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AI in the classroom

Students, educators see benefits, drawbacks
Illustration by Rinaldo Castillo


Assistant principal Starr Giscombe views AI as a double-edged sword. (Jamal Quinones)

Artificial intelligence is rapidly changing how we do things, from homework to coming up with a recipe for a new meal. And AI can do it all in a matter of seconds. But the rise of AI has sparked debate about its impact on how students learn.

Depending on how AI is used, it can help or hurt student learning. For example, Bronx River students writing for this newspaper on the Lehman Campus are now encouraged to use  “Murrow,” an AI bot that provides editing feedback before stories are submitted to an in-person editor.

Unlike some bots, Murrow doesn’t actually write stories for students; instead, it helps then come up with possible questions to ask. When the story is written, students can submit their stories and receive specific feedback on organization, grammar, style and other topics.

Inspired by Edward R. Murrow, the broadcast journalist who advocated for truth during the McCarthy era, the free chat bot was developed by the Journalistic Learning Initiative, a nonprofit focused on student voice, and, an open-source AI platform.

Ellen Austin, an AI expert who helped create the Murrow bot, says AI can either be “really beneficial, or extremely detrimental.”

“Almost all of my students use AI in some sort of way,” said  Austin, an instructor at Kent State University College in Ohio.  “When AI provides students access to information, it can be helpful,  she said. “When it is used as a shortcut,” she says it can get in the way of “people’s innovation and creativity.”

 Concepcion Pena, an 11th grade English teacher, no longer lets students finish essays at home to prevent students from using AI to write their essays.

 “One of the biggest permanent effects of AI is that it will lead to students not trying to build on their knowledge when they become adults, since everything will be instantaneous to them,” Ms. Pena said.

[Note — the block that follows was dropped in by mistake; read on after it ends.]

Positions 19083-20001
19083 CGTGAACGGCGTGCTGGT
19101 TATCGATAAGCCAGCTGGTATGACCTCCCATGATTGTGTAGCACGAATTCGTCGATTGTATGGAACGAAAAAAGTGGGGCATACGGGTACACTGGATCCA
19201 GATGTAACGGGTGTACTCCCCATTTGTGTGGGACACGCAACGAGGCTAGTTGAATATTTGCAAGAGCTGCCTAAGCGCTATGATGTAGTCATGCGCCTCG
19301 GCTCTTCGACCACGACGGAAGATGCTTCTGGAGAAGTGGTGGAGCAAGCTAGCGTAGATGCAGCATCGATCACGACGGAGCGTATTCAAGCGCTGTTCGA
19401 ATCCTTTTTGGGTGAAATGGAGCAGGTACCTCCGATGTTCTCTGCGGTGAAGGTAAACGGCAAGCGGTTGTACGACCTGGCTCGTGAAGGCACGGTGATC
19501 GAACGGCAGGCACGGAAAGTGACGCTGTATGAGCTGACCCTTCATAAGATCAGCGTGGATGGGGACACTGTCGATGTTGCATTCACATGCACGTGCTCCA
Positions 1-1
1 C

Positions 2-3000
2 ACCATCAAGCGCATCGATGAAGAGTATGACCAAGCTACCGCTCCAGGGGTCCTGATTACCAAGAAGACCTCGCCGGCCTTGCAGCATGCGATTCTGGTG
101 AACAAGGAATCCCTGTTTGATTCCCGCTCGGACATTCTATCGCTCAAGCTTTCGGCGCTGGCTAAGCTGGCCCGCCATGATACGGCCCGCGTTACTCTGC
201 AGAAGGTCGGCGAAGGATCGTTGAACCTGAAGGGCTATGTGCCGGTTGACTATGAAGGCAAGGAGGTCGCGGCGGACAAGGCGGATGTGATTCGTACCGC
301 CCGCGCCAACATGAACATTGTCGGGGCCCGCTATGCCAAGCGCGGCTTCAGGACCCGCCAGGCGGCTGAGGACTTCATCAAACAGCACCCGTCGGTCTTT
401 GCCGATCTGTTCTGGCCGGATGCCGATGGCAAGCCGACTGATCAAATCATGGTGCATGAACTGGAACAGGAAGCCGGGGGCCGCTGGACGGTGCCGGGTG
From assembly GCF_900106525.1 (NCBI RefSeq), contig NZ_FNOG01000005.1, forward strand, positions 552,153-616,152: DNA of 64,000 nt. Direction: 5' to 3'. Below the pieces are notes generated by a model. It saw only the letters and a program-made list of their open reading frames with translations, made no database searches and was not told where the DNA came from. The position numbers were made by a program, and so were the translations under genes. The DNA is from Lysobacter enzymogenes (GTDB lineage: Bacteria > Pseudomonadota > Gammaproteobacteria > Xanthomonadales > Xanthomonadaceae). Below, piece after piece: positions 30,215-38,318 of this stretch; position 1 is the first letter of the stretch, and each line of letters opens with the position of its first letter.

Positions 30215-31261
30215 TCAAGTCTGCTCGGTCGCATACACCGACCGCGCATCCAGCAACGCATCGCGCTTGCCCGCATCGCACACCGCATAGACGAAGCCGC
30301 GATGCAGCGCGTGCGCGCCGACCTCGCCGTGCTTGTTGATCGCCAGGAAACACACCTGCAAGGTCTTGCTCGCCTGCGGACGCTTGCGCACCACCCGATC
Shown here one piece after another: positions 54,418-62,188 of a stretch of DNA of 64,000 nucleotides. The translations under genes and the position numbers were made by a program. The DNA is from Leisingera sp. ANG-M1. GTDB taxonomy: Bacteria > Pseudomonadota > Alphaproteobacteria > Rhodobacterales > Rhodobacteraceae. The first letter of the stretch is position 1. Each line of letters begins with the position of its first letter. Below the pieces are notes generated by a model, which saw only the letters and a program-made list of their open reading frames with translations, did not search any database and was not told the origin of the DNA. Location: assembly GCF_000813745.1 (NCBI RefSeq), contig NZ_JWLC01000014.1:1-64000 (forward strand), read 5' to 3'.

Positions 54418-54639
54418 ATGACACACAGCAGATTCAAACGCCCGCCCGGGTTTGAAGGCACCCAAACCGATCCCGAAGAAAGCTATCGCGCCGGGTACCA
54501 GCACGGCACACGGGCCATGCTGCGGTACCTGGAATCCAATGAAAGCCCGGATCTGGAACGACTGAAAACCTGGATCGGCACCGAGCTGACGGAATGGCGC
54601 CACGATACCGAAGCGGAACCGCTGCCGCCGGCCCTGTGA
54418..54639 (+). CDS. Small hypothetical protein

Pena fears AI will hurt students when they take the Regents exams, including the English Regents which is required for graduation in New York and includes an essay requirement.

 “Not only will they receive no help during the Regents,” she said, ” but there definitely won’t be anyone to write it  for them.”

 Dan Herguth, a ninth grade English teacher, has mixed feelings about AI.  “I don’t see artificial intelligence affecting school work so far, and  I don’t have a problem with it,’’ he said. “My only issue is if they are using ChatGPT in place of thinking their answers and passing it as their own.”

He does, however, see benefits in his own work. “AI could potentially help me create curriculum and teach students.” 

Vincenzo DeAngelis, a senior, said there are different types of AI that serve different purposes. “Dumb AI” knows less than what it’s supposed to know, and “Smart AI” knows more than it’s supposed to know, ” he said.  “AI isn’t the best option. It’s useful for some chores like tedious tasks, yet it shouldn’t be given too much power. Doing so will make it turn on people, as it would have too much intelligence, making it a danger to humanity.”

Another senior, Brandon Burgos, likes AI because  it provides assistance with basic things.  “I understand that AI can be used for cheating,” he said, ” but I think it can be beneficial for education with things like research and spreading information. I can also understand why it would make students less responsible and more dependent on technology.”

However, senior Marisa Rana opposes  AI. “It’s bad because AI will replace people with robots, so many people will lose jobs,” she said. “People will become too reliant on technology as well, and won’t think on their own. In education, students are more likely to cheat.” 

Assistant principal Starr Giscombe views AI as a double-edged sword.  “It is very useful for getting rid of simple tasks,” she said. “However, it’s bad when you’re in a setting where people are learning how to do new things.’’

Principal Greg Fucheck said the main thing he knows about A.I. is that ChatGPT can help students write essays, which he described as a disservice because students should be doing essays on their own.

 “AI is harmful because I think it’s important to go through the process of writing and formulating thoughts on paper with originality,” Mr. Fucheck said. “People who are successful can clearly articulate their visions and their wants to get other people to believe in that. Someone who uses AI to produce work will be ill-prepared to do anything on their own.’’

Cesar Jimenez contributed to this report. 

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About the Contributors
Myess Hammouri
Myess Hammouri, Staff Writer and Illustrator
Myess Hammouri, a sophomore at Bronx River, likes playing chess.
Jomayra Amparo
Jomayra Amparo, Staff Writer
Jomayra Amparo , a 10th grader, enjoys the rain, nature, and eating.
Jamal Quinones
Jamal Quinones, Photo Editor
Jamal Quinones has many talents that even surprise him. He is a writer, photographer, an athlete and is known as the  "The Rubik's Cube Master."

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